Behind there were no significant movements from the big GC contenders like Nairo Quintana (Movistar) or Chris Froome (Team Sky), but Frenchman Thibaut Pinot (FDJ) was the biggest casualty as he failed to hold the pace and lost well over two minutes to the leading GC contenders.
There was more drama in the closing kilometre however, after the inflatable Flamme Rouge collapsed as the GC riders approached. Adam Yates (Orica-BikeExchange) looked to take a hard fall because of it, having gained seven seconds on the group after attacking over the summit.
Yates was later awarded the gap that he had at the 3km-to-go point, and moved up to second overall and into the lead in the best young rider's classification.
Saturday's stage eight sees another tough Pyrenean stage, taking in four categorised climbs over the 184km route from Pau to Bagnères-de-luchon.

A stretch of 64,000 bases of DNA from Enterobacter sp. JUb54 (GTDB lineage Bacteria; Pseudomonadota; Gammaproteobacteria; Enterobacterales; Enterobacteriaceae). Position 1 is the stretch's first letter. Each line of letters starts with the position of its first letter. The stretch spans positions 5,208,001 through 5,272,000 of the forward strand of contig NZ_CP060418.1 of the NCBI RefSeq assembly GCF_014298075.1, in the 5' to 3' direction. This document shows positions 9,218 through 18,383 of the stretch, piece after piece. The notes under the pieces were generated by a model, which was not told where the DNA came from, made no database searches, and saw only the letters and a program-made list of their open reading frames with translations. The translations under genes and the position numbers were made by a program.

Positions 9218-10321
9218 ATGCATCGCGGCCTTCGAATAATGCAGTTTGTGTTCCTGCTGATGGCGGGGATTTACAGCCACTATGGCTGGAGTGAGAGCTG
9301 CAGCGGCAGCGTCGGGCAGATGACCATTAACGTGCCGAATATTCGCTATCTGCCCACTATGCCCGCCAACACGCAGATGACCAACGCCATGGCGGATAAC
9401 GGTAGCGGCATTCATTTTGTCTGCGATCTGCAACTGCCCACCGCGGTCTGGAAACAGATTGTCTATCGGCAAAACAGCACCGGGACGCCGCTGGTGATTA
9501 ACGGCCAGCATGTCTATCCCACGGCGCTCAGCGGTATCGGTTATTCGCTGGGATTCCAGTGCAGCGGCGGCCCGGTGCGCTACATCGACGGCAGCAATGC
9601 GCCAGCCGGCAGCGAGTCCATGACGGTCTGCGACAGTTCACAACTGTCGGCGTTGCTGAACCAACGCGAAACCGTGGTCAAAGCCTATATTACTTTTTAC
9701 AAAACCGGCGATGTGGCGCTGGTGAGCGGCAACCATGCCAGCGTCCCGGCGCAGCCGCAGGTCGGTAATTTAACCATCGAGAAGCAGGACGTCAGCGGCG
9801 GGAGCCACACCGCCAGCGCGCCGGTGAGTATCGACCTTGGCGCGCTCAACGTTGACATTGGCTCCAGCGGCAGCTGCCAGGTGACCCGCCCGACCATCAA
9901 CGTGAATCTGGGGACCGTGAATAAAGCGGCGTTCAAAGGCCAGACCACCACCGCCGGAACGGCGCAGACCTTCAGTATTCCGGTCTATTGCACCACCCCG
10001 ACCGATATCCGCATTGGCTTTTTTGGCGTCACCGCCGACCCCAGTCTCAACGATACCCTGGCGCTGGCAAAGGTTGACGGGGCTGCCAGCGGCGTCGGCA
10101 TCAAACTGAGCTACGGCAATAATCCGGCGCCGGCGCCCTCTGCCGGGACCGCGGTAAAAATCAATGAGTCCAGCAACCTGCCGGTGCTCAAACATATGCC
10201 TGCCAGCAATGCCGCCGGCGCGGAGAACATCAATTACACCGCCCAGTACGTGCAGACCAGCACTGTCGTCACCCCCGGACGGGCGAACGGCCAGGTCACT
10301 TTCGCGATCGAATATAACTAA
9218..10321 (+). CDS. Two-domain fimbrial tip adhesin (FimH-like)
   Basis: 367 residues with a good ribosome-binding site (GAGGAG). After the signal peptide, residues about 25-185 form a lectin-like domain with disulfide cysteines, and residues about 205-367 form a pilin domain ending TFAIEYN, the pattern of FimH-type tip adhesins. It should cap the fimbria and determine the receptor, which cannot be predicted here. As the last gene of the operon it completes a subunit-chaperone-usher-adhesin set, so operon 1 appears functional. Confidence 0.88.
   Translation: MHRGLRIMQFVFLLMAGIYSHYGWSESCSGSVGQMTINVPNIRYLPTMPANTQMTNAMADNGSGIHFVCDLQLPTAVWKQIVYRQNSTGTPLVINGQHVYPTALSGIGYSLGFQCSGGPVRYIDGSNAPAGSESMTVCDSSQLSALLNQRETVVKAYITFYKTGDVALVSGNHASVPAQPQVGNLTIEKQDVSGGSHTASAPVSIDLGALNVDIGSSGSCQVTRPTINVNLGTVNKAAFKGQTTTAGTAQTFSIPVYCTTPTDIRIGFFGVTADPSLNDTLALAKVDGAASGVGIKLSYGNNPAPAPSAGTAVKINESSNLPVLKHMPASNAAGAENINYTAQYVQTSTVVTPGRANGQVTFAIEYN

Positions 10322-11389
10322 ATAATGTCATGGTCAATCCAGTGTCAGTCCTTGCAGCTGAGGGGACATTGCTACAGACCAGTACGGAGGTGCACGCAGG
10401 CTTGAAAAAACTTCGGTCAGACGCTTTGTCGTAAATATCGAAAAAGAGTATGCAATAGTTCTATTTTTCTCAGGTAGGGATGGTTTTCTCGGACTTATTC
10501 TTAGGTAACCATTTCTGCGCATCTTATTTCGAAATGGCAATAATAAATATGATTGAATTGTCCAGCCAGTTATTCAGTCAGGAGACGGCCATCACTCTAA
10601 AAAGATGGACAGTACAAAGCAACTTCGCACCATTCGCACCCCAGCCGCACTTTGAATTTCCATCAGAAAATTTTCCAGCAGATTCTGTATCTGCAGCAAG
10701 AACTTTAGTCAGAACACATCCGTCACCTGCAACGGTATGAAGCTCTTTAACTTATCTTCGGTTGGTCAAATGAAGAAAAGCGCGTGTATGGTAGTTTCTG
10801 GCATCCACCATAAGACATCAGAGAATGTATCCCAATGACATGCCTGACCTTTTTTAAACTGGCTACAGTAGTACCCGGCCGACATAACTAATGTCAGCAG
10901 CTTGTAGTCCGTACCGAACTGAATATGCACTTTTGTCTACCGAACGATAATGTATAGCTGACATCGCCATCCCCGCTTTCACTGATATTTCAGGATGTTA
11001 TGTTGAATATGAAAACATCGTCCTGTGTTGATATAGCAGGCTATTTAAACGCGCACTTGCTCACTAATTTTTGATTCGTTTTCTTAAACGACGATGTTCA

Tour de France stage seven, L’Isle-Jourdain - Lac de Payolle (162.5km)
1. Steve Cummings (GBr) Dimension Data, in 3-51-57
2. Daryl Impey (RSA) Orica-BikeExchange, at 1-05
3. Daniel Navarro (Esp) Cofidis, st
4. Vincenzo Nibali (Ita) Astana, at 2-14
5. Greg Van Avermaet (Bel) BMC, at 3-04
6. Luis Angel Mate (Esp) Cofidis, at 4-29
7. Geraint Thomas (GBr) Team Sky
8. Wout Poels (Ned) Team Sky
9. Gorka Izagirre (Esp) Movistar
10. Alejandro Valverde (Esp) Movistar, all same time
General classification after stage seven
1. Greg van Avermaet (Bel) BMC in 34-13-40
2. Adam Yates (GBr) Orica-BikeExchange at 5-50
3. Julian Alaphilippe (Fra) Etixx-Quick Step at 5-51
4. Alejandro Valverde (Esp) Movistar at 5-53
5. Joaquin Rodríguez (Esp) Katusha at 5-54
6. Chris Froome (GBr) Team Sky at 5-57
7. Nairo Quintana (Col) Movistar at 5-57
8. Warren Barguil (Fra) Giant-Alpecin at 5-57
9. Pierre Rolland (Fra) Cannondale at 5-57
10. Dan Martin (Irl) Etixx-QuickStep at 5-57
Richard is digital editor of Cycling Weekly. Joining the team in 2013, Richard became editor of the website in 2014 and coordinates site content and strategy, leading the news team in coverage of the world's biggest races and working with the tech editor to deliver comprehensive buying guides, reviews, and the latest product news.